The VLR software was also designed to work especially with Ubuntu and is released under the GNU General Public License (GPL). Moreover, the Avaneya game will also be software libre and developed for the Ubuntu gaming experience.

Fighting Back

"We cannot teach anyone anything. We can only make them think."

“We cannot teach anyone anything. We can only make them think.”

When asked about the reason for starting the Avaneya project, the creators said, “the game we wanted to play doesn’t exist and we knew there was no point on waiting for the industry do it for us, so we knew we’d have to build it ourselves.” This approach should be encouraging for the Ubuntu community. We need not complain if we aren’t going to take action ourselves. I have been personally involved with Avaneya, so I have started to understand a bit about the development process. This is also a good exercise for us to do. Get to know developers and founders before throwing stones.

Cartesian Theatre has taken huge risks to maintain ethical computing and be innovative. It is difficult to stand up against “the industry” standards, and if we aren’t going to conform to these standards, then we ought to create better ones. We need these types of developments if we are going to make it to Mars.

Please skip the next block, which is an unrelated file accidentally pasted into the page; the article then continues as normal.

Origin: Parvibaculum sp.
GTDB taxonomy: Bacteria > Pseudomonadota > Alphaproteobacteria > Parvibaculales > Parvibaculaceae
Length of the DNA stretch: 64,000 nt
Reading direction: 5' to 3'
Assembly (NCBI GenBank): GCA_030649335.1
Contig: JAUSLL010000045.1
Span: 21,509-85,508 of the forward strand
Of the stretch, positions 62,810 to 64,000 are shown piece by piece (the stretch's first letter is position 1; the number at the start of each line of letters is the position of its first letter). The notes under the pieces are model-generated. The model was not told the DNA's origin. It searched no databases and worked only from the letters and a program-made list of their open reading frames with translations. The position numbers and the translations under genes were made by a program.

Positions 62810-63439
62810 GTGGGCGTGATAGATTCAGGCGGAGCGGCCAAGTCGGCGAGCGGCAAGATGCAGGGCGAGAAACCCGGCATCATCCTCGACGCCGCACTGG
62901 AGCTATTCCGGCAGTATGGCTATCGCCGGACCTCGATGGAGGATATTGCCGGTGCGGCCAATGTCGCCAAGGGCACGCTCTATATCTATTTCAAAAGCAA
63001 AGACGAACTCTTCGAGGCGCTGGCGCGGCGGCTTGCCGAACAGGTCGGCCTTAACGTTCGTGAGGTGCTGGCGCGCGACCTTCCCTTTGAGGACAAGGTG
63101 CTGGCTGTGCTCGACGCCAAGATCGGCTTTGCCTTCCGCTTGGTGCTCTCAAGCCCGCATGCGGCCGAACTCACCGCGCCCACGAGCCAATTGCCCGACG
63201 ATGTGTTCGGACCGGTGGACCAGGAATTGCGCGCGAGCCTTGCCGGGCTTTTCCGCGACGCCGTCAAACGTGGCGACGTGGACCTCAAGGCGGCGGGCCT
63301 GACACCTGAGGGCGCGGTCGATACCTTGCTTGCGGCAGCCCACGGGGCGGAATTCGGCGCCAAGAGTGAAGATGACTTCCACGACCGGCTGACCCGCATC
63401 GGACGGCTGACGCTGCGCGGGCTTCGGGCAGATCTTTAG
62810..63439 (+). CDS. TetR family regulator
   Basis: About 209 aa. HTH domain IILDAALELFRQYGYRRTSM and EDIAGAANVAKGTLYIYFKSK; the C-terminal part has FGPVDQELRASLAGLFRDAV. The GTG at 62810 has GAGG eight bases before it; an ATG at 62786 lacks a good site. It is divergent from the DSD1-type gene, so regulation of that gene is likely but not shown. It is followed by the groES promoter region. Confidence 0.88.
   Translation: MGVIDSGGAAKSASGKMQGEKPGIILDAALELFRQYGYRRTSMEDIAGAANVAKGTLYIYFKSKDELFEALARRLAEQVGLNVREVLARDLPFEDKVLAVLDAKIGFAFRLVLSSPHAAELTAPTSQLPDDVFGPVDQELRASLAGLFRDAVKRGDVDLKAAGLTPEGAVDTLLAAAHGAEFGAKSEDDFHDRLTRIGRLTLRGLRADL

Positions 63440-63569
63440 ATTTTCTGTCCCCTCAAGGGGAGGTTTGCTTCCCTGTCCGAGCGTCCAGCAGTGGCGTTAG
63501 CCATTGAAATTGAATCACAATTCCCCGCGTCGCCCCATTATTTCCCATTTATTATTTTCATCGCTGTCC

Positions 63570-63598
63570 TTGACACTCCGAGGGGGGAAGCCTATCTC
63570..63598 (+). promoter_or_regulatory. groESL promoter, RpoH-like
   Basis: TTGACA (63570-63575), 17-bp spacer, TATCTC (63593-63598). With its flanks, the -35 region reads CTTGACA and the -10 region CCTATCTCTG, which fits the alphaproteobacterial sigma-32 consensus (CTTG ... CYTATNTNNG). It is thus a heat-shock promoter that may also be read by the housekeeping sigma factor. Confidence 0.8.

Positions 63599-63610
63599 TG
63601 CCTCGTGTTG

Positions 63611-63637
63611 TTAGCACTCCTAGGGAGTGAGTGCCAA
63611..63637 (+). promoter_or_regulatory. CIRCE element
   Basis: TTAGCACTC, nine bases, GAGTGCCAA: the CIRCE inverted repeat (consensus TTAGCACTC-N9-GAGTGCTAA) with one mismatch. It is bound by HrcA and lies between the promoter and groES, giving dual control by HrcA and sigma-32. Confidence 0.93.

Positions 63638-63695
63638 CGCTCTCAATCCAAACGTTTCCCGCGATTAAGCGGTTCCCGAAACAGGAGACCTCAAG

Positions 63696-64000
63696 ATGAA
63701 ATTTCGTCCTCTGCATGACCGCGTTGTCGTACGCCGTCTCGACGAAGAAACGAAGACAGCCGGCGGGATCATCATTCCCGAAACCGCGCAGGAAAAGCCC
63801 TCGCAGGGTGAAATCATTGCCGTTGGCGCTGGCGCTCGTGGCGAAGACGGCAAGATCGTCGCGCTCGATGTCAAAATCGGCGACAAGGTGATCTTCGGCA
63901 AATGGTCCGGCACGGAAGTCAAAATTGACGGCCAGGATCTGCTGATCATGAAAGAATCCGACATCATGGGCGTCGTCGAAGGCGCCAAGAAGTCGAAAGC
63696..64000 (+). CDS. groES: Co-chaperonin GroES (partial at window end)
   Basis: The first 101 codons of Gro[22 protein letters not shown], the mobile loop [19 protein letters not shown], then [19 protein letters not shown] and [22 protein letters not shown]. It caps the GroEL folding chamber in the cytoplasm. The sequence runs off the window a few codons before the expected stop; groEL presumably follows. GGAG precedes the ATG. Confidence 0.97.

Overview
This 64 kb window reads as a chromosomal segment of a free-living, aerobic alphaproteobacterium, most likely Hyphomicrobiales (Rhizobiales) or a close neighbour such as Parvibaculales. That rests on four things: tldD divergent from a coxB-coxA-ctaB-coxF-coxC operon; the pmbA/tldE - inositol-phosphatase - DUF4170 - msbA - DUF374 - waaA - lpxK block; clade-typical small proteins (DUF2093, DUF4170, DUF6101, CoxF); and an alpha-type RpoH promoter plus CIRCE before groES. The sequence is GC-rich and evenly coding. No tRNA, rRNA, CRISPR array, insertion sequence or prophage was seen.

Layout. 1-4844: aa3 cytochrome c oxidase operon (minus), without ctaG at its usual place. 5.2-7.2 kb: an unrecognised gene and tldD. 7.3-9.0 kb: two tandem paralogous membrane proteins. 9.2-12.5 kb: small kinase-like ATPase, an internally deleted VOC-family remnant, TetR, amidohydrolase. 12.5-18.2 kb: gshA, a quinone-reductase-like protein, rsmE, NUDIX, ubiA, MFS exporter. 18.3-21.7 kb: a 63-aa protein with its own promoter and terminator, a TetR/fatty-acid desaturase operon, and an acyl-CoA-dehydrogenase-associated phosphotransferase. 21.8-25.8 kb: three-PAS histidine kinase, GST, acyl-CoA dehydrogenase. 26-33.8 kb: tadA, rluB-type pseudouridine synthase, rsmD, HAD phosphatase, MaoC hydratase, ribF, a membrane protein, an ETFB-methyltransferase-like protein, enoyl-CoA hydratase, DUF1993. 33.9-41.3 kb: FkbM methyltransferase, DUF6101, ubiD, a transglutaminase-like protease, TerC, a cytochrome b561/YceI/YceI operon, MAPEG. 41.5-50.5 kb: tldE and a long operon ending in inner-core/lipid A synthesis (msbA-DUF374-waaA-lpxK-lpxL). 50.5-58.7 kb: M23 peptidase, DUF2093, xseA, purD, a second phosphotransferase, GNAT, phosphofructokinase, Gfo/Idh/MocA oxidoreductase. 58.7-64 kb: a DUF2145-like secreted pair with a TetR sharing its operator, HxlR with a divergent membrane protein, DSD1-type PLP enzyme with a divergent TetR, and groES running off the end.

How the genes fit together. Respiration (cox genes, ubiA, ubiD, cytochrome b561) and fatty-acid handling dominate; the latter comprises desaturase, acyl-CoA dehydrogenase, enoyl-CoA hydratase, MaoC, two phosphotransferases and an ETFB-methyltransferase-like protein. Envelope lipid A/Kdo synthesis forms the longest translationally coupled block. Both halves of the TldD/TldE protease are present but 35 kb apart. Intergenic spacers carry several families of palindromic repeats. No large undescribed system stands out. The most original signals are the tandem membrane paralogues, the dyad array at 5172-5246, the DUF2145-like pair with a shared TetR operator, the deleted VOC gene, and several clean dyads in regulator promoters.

Sample_10VLR_boxes_medium

If you like the Avaneya project, then consider donating to the project and/or join the mailing list. You can also purchase the VLR software ($15), which will help fund the project.

Jedi Mind Tricks

"...without [imagination] we go nowhere." --Carl Sagan

“…without [imagination] we go nowhere.” –Carl Sagan

The whole story of Avaneya is about learning from Earth’s mistakes, and rebooting humanity. Much of our current society has turned into a “consumption only” culture. We can do better. That’s why the VLR software is of interest; instead of releasing a bunch of images for the public to consume, we can be involved in the recovery process and also look at the source code. We should be encouraged to understand (if not contribute) to the processes of the things that we consume. This goes for film, software, and society. So, instead of being told what we are looking for, we can create what we really want. This is Ubuntu.